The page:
NACoal/NACCO Industries (NC)
North American Coal Company (NACoal) is the coal mining operating subsidiary of NACCO Industries, despite being in the coal industry its structured as a fairly decent business. Much of their operations are conducted in their "unconsolidated mines" segment where NACoal functions more as a service provider earning a small cost-plus margin arrangement and avoiding commodity related pricing risks. How this works is their customers are large electric utilities that run coal fired power plants, often times these coal plants are located on top of or next to their coal power source. The utility companies will finance and take on the cleanup cost liabilities for the mine, and will contract out the actual operations to NACoal. There is no pricing risk as each mine exists to service one customer in perpetuity, their contracts are long dated, often times the length of the expected life of the mine. For accounting purposes these mines are VIEs and since the customer has most (almost all) of the risk in the venture, NACoal is not considered the primary beneficiary and thus doesn't consolidate the results.
The business spits out a lot of cash, but it is declining albeit in a slow fashion. What utility would invest significant sums to build a new coal fired power plant today? Very few, if any. Power plants last decades and even if the current political administration is coal friendly, I doubt many future ones will be the same. As a result, NACoal's reinvestment opportunities in the coal business are pretty nil, they do have some small side businesses doing mining related services that operate under similar cost-plus arrangements and that's likely where any future cash will be deployed going forward. Not great, but NACoal shouldn't be viewed as a royalty trust with a finite life.
In valuing the coal business, I think it should more closely resemble the multiple of an independent power producer versus the recently reorganized coal miners, most of which trade for 4-5x EBITDA. The power plants NACoal services are primarily base load plants, there's some fluctuation in the results due to power demand/pricing, operational turnarounds, etc., but mostly its a fairly steady predictable business. They should see some uplift in the coming years due to new contracts coming online (maybe the last of the new coal plants?) and something like fellow blog-name Vistra Energy (VST), which actually does its own coal mining, trades for around 7.5x EBITDA. I think that's a fair multiple for NACoal given the drivers of the business, they did $35MM in EBITDA in 2016, 2017 will be higher, but we'll just go with $35MM, at a 7.5 multiple that's a $262MM enterprise value.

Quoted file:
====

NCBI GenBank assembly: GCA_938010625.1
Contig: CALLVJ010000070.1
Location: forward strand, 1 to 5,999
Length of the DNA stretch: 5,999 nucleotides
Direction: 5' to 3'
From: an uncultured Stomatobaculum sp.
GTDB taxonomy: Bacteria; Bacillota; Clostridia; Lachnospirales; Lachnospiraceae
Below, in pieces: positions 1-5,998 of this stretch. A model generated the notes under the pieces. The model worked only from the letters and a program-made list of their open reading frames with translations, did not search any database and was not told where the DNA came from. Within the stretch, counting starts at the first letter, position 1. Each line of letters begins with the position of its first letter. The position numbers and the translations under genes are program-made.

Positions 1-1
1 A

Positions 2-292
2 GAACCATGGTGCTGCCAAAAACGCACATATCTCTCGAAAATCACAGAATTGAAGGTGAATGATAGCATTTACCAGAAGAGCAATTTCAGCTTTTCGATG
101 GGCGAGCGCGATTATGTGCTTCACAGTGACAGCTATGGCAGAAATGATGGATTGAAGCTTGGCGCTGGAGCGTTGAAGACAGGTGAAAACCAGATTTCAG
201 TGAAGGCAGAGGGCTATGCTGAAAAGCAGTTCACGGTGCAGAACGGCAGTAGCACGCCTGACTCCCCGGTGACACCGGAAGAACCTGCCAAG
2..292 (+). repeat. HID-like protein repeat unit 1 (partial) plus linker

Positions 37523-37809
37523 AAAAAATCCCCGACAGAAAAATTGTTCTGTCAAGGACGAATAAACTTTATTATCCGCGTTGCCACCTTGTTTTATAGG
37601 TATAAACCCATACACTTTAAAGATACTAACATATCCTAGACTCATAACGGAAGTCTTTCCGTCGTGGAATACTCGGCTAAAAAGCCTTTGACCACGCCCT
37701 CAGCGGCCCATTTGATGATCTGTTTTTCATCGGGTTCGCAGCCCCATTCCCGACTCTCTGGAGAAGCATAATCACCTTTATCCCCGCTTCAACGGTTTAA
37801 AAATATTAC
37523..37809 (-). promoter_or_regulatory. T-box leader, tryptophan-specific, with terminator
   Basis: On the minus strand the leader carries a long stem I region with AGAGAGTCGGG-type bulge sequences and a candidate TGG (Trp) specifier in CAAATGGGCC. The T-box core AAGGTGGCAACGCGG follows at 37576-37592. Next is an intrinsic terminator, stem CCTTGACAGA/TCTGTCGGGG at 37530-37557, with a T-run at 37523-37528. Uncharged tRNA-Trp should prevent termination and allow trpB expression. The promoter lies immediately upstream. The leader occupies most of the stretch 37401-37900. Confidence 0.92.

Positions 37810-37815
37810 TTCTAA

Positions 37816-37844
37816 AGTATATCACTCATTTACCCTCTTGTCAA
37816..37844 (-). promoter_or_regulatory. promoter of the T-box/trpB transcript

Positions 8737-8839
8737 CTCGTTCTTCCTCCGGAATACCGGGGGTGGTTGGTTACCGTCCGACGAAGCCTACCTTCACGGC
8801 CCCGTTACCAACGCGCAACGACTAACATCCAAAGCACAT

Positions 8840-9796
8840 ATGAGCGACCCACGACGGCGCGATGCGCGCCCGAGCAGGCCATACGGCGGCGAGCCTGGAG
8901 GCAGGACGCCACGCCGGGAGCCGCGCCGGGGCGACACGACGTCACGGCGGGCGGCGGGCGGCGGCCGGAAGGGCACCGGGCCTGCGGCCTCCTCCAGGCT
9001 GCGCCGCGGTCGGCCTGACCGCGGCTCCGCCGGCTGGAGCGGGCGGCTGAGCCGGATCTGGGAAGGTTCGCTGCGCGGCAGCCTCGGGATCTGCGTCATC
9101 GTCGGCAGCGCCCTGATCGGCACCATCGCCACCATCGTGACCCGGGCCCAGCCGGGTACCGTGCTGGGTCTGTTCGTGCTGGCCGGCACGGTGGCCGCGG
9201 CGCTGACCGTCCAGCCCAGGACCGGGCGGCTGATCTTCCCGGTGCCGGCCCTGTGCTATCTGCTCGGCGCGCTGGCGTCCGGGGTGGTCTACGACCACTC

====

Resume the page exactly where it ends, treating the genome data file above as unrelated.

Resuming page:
Hamilton Beach Holdings (HBB)
The spinoff will house a fairly popular small household appliance brand (they outsource all their manufacturing) in Hamilton Beach and then a struggling retailer that has little value in Kitchen Collection. Hamilton Beach makes blenders, coffee makers, toaster ovens, juicers, indoor grills, etc., it sits mostly in that middle ground between a consumer staple and a durable, these aren't everyday purchases, but aren't large appliances that are big ticket items. In terms of branding, Hamilton Beach sits in the middle again, they sell through Walmart, Target, Kohls, and Amazon, maybe not the best positioning to take, but they are moving more upscale with their recently launched co-branding efforts with the high end Wolf appliances. That move upscale has flowed through in their results with widening margins and anticipated revenue growth for 2017 (much of their business is weighted towards the holiday selling season).